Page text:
There are many sides to cultural life in Germany: From North to South there are around 300 theaters and 130 professional orchestras. The museum world is of quite unparalleled quality – featuring 630 art museums with diverse internationally renowned collections.
Germany is known as the "Land of the poets and thinkers." Goethe was German, as were Bach and Beethoven. And yet, as a nation of culture, Germany still has no national authority with overall responsibility for culture for the country as a whole.
According to the Basic Law or Grundgesetz, culture is the responsibility of the individual federal states. Yet why are cultural affairs something that the nation itself as a whole cannot, or is not meant to, govern?
Following the Second World War the opinion gradually gained sway that Germany would only be able to return to the world community if it avoided all semblance of exaggerated emotionalism as regards the national culture. This is one of the reasons why, when the Federal Republic was founded in 1949, one bore the federal tradition in mind and handed over cultural sovereignty to the federal states.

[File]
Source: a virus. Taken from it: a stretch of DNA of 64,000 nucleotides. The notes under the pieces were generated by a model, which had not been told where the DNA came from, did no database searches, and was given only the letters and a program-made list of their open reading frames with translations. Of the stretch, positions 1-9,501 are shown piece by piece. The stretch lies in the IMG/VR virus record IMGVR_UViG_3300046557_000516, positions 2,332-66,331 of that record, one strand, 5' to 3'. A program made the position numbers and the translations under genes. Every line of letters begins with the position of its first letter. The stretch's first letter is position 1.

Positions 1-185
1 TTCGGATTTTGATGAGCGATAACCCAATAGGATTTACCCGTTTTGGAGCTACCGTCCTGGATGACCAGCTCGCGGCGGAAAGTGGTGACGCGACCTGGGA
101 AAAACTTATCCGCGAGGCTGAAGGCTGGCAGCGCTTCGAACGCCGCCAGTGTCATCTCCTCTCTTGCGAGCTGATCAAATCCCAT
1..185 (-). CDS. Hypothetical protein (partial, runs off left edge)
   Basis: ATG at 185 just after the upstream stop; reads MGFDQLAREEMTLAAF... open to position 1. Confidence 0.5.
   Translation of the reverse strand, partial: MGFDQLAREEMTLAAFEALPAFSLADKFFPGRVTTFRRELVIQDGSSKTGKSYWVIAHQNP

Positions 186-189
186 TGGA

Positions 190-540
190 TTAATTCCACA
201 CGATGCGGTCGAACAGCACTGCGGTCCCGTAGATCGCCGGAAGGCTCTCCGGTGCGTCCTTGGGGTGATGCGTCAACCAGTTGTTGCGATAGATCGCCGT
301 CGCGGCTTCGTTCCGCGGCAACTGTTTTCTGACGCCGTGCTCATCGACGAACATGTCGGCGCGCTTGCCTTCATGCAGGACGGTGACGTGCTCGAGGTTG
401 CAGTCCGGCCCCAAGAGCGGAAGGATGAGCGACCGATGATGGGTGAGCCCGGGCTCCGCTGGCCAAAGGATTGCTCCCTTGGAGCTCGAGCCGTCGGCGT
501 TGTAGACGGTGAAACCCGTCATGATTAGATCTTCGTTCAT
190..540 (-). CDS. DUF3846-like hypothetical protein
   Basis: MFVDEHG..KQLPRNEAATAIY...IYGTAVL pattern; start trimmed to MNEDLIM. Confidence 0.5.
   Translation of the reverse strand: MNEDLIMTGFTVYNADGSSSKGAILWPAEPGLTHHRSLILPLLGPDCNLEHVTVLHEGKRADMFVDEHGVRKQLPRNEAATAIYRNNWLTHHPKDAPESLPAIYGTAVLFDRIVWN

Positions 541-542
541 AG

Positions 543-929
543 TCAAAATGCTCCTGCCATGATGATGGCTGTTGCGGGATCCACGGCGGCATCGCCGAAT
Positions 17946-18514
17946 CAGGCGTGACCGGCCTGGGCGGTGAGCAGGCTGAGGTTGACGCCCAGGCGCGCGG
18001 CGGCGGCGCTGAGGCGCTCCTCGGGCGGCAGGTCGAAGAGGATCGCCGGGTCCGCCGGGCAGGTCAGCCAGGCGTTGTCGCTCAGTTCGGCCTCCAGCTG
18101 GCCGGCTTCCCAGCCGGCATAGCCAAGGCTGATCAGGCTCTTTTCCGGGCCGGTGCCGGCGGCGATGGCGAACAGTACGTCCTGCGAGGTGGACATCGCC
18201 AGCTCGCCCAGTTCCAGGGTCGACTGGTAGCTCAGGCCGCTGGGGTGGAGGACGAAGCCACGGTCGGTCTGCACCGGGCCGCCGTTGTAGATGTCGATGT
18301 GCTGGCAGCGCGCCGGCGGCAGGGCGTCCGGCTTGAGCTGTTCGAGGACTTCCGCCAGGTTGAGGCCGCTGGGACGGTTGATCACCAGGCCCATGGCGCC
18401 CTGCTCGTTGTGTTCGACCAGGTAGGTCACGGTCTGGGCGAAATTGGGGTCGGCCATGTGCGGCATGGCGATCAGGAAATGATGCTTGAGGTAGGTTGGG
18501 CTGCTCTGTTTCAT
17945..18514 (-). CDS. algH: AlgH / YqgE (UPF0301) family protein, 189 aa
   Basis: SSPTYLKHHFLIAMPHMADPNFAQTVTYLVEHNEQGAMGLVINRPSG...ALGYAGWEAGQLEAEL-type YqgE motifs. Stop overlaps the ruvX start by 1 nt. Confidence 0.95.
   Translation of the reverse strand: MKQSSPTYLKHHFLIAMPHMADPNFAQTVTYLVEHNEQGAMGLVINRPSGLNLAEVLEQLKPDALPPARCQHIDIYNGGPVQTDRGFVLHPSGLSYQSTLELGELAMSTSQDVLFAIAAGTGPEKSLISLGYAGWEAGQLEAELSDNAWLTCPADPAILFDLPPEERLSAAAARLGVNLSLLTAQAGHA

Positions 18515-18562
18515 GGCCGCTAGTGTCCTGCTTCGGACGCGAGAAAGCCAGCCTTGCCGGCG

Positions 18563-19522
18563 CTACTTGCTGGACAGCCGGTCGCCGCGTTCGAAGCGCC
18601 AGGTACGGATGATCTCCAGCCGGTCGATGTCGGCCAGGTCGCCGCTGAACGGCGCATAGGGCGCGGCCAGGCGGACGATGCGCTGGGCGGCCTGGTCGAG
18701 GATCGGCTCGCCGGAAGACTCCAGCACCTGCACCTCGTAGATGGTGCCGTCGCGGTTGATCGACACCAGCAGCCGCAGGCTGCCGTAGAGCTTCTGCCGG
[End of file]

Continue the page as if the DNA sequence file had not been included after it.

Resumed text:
Federal film production was re-organized, and the German Federal Cultural Foundation founded. Berlin is increasingly turning into a magnet for the creative class, and has already become a cultural force, a melting pot of cultures, whose museums are a reflection of the history of humanity.
Cultural federalism, in turn, kindles the ambition of the federal states. Cultural policy is local policy. For years now the Ruhr area, for example, a former mining and steel-producing region in the federal state of North Rhine-Westphalia, has been re-inventing itself as a cultural region. As the 2010 European Capital of Culture, the Ruhr region documented how creative milieus open up paths to the future.
Text adapted from www.facts-about-germany.de